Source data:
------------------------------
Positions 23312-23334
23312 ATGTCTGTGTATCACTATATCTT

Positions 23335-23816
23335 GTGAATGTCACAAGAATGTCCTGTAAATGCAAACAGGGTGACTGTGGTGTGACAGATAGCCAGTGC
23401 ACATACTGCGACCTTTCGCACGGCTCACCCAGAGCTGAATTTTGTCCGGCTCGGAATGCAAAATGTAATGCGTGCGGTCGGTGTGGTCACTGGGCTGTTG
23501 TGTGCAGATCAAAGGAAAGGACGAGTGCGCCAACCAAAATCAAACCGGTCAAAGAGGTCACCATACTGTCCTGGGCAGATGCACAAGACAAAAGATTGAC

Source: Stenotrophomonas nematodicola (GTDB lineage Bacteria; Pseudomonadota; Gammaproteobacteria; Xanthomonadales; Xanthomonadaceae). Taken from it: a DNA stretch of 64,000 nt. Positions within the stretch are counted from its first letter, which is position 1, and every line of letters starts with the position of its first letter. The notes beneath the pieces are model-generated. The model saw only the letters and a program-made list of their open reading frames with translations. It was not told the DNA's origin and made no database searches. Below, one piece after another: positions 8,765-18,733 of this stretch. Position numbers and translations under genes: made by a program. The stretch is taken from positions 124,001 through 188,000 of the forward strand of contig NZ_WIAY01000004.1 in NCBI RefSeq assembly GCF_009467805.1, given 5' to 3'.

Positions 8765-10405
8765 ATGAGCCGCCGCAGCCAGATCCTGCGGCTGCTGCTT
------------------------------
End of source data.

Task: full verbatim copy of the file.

Positions 23312-23334
23312 ATGTCTGTGTATCACTATATCTT

Positions 23335-23816
23335 GTGAATGTCACAAGAATGTCCTGTAAATGCAAACAGGGTGACTGTGGTGTGACAGATAGCCAGTGC
23401 ACATACTGCGACCTTTCGCACGGCTCACCCAGAGCTGAATTTTGTCCGGCTCGGAATGCAAAATGTAATGCGTGCGGTCGGTGTGGTCACTGGGCTGTTG
23501 TGTGCAGATCAAAGGAAAGGACGAGTGCGCCAACCAAAATCAAACCGGTCAAAGAGGTCACCATACTGTCCTGGGCAGATGCACAAGACAAAAGATTGAC

Source: Stenotrophomonas nematodicola (GTDB lineage Bacteria; Pseudomonadota; Gammaproteobacteria; Xanthomonadales; Xanthomonadaceae). Taken from it: a DNA stretch of 64,000 nt. Positions within the stretch are counted from its first letter, which is position 1, and every line of letters starts with the position of its first letter. The notes beneath the pieces are model-generated. The model saw only the letters and a program-made list of their open reading frames with translations. It was not told the DNA's origin and made no database searches. Below, one piece after another: positions 8,765-18,733 of this stretch. Position numbers and translations under genes: made by a program. The stretch is taken from positions 124,001 through 188,000 of the forward strand of contig NZ_WIAY01000004.1 in NCBI RefSeq assembly GCF_009467805.1, given 5' to 3'.

Positions 8765-10405
8765 ATGAGCCGCCGCAGCCAGATCCTGCGGCTGCTGCTT